Fees for a Rental Application

A landlord is acting quite within his rights when asking a fee to accompany a rental application.

This money is used to cover costs associated with processing the application, such as credit checks, background checks, confirming employment etc.

A landlord may be required to provide proof of his expenses should a rejected applicant dispute a non-refundable application fee.



pen on credit inquiry



If a landlord accepts a prospective tenant (perhaps on a first come, first served basis) and does not have the need to do any checks on any other candidates, he should return the payments to the other candidates as soon as possible.

A simple letter accompanying the payment can include the following:


Our policy is to screen applicants on a first come, first served basis.
A candidate ahead of you qualified for the apartment and as such we did not run a credit report nor contact any of your references.
Please find enclosed your returned check.

NOTE: Links to a variety of free forms to assist you with managing your rental properties (application form, rental agreement etc.) can be found on our main Real Estate page.



The laws relating to the fees charged for a rental application vary greatly in different states or countries and landlords must ensure that they comply with the maximum amount allowed, to what extent it must be refundable and the time limit within which to refund any money.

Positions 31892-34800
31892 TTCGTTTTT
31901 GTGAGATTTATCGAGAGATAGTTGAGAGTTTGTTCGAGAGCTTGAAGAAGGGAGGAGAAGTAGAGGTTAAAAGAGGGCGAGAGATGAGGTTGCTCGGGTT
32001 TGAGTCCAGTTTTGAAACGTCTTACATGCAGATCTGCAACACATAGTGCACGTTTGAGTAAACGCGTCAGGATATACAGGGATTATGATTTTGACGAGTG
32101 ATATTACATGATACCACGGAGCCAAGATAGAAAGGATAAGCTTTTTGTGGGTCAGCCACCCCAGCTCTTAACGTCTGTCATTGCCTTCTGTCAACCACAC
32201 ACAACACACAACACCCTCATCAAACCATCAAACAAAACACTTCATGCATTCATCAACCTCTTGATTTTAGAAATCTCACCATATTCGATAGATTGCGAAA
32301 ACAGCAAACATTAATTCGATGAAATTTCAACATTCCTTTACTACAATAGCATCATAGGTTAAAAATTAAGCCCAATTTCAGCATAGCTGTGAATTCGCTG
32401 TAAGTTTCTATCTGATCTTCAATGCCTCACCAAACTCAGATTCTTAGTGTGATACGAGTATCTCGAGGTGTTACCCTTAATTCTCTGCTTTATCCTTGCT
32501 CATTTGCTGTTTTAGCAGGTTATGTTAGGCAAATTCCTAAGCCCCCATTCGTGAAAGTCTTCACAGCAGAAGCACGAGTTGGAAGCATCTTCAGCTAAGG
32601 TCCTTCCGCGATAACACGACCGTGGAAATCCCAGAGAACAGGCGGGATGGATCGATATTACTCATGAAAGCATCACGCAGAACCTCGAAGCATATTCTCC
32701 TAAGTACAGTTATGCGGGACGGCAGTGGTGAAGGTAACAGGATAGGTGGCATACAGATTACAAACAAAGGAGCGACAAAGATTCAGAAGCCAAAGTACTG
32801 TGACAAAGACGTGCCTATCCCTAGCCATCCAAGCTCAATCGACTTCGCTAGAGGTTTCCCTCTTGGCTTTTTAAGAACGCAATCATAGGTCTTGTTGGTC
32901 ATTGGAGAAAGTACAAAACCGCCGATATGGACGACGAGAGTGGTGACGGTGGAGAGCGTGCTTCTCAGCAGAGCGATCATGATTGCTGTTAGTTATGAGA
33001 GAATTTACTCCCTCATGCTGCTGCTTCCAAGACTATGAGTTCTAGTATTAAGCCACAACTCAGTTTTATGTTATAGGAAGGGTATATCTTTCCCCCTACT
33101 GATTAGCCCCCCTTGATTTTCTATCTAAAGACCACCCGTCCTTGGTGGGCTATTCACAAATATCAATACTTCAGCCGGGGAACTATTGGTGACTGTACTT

For rental applications, a fee is only applicable to processing the application and does not affect the security deposit or first month's rent of the successful applicant. The landlord should also make it clear to all prospective tenants that should they be approved, this fee will not act as a holding deposit or reservation fee either.

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A property can only be secured by either paying a separate reservation fee (which must be offset against the security deposit) or by paying the full security deposit and/or the first month's rent.

Upon payment of a reservation fee, there must also be a clear understanding between landlord and tenant whether this amount will be refundable should the tenant change his mind and decide not to take up the tenancy.

If the landlord does not refund and is challenged, the onus will be on the landlord to prove damages suffered! A tenant should be quite sure that he/she indeed wants to rent the property before paying any money and should not pay a security deposit or reservation fee until he/she has been notified (preferably in writing) that their application has been accepted.

Some landlords may also ask for a move in or security deposit, which is usually refunded if there is no damage done to the building during the move.

The landlord should show clear accounting records of the fees for rental application processing. It is easier to settle outstanding amounts with the tenant, rather than offsetting monies due against the security deposit. At the end of the rental period it will be easier to account for deductions against the security deposit and calculate interest accrued (if any).

A landlord can incur quite stiff penalties if it is found that he was acting in bad faith with regards to any amount charged for the tenant lease application. He may have accepted an application and fee knowing that there were no rental units available at that time or knowing before doing any checks that an applicant will not qualify because of inadequate income.

Whilst charging a fee to accompany a rental application is allowed by law, the landlord should not see this as a way to make money and should always act in good faith.





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